Sign in with Microsoft
Review: Lego Boost
0.0Overall Score

Truly, the humble reviewer of gadgets must suffer for his craft. Imagine being forced to spend time playing with Lego?

The excuse for this review? Lego Boost is programmable, powered Lego. If that’s not a gadget, what is?


Before getting to details, an overview. This is a large Lego set in which the instructions for the five main projects are provided by an app – iOS and Android supported. Then you can use the app to program movements by your constructions. Three of the parts contain sensors, so they can provide information which can be acted upon by your program. The Lego logo for the Boost is BUILD | CODE | PLAY.

Anything that introduces coding to young people scores a vote from me.

Lego Boost

Lego doesn’t require much description. Most of what’s in the largish box is Lego bits. But these are more the bits one uses for vehicles and machinery, rather than the bricks for building houses and walls. That’s because it’s intended for making those moving things.

Lego says there are 843 Lego “elements” in the box. I didn’t count them but I have no reason to quibble. In addition there are three “Boost Bricks”. These are active parts.

The “Move Hub” is the largest. It’s 127mm long. No, that’s silly! This is Lego we’re talking about. Millimetres don’t matter. So, it’s 16 Lego studs long and 6 studs wide and four bricks tall. Although it’s not just one solid block. It’s shaped for use within various constructions. This contains the battery pack – you provide the six AAA batteries that are required – a motor, a tilt sensor, sockets for the other two electronic bits, and a control button.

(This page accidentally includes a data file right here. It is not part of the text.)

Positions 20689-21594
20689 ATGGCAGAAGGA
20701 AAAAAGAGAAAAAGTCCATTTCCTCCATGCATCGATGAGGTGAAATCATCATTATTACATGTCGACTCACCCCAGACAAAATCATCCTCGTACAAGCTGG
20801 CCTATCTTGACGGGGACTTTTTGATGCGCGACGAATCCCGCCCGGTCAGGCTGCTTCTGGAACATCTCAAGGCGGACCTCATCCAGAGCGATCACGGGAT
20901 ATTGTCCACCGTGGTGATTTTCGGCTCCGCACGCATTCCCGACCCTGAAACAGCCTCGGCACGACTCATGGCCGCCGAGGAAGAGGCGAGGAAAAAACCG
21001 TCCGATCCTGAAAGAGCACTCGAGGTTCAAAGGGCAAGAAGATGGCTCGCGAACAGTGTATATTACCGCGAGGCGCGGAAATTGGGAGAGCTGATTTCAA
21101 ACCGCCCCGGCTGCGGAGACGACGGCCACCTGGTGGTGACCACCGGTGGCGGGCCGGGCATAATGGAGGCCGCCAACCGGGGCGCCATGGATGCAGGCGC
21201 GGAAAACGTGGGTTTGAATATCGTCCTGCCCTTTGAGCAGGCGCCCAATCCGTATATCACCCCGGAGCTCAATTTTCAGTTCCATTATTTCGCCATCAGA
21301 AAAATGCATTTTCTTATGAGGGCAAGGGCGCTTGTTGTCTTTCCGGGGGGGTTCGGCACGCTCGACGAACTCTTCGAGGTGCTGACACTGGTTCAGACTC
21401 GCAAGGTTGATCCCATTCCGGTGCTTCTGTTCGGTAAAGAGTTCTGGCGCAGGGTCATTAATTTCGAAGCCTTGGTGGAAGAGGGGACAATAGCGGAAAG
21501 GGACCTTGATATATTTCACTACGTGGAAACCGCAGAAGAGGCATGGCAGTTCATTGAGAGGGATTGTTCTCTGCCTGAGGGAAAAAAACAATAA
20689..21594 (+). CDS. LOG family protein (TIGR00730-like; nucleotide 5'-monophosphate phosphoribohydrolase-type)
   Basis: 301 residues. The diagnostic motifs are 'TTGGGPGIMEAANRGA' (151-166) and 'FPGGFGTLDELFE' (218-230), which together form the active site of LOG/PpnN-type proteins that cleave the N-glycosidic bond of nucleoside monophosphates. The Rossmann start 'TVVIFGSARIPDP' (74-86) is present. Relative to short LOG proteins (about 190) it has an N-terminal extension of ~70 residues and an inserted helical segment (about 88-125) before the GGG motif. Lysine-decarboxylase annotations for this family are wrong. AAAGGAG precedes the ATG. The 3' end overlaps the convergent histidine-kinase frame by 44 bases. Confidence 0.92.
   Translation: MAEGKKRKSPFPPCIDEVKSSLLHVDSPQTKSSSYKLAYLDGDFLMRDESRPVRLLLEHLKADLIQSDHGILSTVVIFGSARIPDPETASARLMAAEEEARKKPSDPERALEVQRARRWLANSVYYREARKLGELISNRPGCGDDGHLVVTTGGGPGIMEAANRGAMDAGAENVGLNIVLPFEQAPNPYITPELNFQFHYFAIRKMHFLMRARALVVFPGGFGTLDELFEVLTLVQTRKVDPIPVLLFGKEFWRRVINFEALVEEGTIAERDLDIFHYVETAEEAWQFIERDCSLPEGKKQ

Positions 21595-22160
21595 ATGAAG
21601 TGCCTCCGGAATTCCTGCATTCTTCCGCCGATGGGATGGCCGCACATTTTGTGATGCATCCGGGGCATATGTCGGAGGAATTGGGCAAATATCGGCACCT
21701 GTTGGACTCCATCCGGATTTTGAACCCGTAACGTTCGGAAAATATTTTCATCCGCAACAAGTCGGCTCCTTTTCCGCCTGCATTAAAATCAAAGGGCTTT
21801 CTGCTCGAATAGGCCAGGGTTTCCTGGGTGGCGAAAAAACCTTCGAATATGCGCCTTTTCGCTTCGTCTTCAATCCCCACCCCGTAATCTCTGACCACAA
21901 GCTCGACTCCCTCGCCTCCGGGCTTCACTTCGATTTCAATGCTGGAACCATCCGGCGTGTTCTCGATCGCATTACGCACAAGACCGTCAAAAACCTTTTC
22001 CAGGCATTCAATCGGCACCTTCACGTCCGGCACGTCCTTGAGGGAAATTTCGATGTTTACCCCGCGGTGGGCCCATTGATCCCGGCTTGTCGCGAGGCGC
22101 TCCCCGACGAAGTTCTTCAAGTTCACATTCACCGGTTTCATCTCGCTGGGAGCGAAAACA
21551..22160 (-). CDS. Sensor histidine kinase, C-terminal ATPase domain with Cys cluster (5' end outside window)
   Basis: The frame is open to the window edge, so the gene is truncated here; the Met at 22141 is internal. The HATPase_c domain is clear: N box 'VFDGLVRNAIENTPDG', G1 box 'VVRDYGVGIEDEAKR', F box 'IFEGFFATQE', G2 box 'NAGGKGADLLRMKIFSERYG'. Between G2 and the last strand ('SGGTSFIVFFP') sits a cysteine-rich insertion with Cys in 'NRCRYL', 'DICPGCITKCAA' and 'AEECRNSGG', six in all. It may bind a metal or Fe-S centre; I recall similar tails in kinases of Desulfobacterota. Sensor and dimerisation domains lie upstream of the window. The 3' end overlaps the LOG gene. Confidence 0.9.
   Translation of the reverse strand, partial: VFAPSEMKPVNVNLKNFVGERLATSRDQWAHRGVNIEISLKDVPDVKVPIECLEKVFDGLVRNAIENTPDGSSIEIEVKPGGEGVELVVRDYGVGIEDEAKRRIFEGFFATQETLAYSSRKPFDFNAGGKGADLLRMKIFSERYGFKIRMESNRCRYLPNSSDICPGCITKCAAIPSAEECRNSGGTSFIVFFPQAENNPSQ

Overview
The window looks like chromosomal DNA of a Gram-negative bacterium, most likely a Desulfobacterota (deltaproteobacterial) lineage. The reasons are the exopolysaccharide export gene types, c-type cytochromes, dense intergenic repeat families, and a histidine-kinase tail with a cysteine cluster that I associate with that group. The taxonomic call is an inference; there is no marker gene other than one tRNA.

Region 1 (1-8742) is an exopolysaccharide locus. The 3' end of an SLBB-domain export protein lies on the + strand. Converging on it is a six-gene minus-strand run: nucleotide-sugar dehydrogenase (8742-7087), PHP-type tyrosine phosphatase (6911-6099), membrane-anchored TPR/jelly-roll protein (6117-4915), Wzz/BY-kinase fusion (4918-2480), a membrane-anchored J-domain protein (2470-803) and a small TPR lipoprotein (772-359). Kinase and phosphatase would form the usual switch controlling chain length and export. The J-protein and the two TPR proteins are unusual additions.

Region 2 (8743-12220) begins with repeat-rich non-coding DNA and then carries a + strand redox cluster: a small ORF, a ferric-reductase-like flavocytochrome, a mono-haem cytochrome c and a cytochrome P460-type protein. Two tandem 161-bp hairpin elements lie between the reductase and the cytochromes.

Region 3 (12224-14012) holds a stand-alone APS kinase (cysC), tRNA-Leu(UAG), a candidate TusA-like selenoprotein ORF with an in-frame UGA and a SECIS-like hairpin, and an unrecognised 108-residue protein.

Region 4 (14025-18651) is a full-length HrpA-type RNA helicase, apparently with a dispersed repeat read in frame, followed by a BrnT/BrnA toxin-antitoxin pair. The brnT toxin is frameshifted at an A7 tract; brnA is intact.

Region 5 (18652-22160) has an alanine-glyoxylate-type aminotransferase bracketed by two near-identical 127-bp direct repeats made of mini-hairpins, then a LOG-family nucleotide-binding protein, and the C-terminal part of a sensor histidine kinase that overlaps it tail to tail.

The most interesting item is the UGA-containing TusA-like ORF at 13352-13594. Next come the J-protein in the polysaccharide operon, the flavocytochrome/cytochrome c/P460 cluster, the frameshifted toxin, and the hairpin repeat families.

The Sensor is a 2 by 4 double height brick (with various cut outs) with electric eyes at one end for determining distance and colour, and a ribbon cable at the other for plugging into the Hub.

The Interactive Motor is three bricks high and 4 by 6 studs, with a ribbon cable on one end and a motor to rotate a shaft at the other.

From these parts one can construct “Vernie the Robot”, “M.T.R 4”, “Guitar 4000”, “Auto Builder” or, most ambitiously, “Frankie the Cat”. Or things of one’s own choosing.

Lego Boost

Finally, also included in the box is a board for your construction to navigate. It folds out to 950 by 470mm. There are some sixty activities available within the app. The whole thing is intended for children aged between seven and twelve years old (but I decided to pretend).


The first step was, of course, to install the Lego Boost app. Although the instructions mentioned only use with tablets, I did check the Play Store with my phone and it appeared to be available there. According to the Lego website, they’ve checked compatibility with the iPad Pro and iPad Air 2, both with iOS 10.3, and for Android, on a number of tablets. No phones mentioned, so I didn’t proceed. The other reason I didn’t proceed: the version I installed on the iPad Mini 4 I used for this review was a massive 929.2MB in size. In other words, nearly a gigabyte. Or 2.9% of the total storage available on my phone. One device is enough.

Of course, at that size it took a while to download. Probably not a good idea to install it using your 4G data plan. The app worked on the iPad Mini 4, which was running iOS 11.0.2.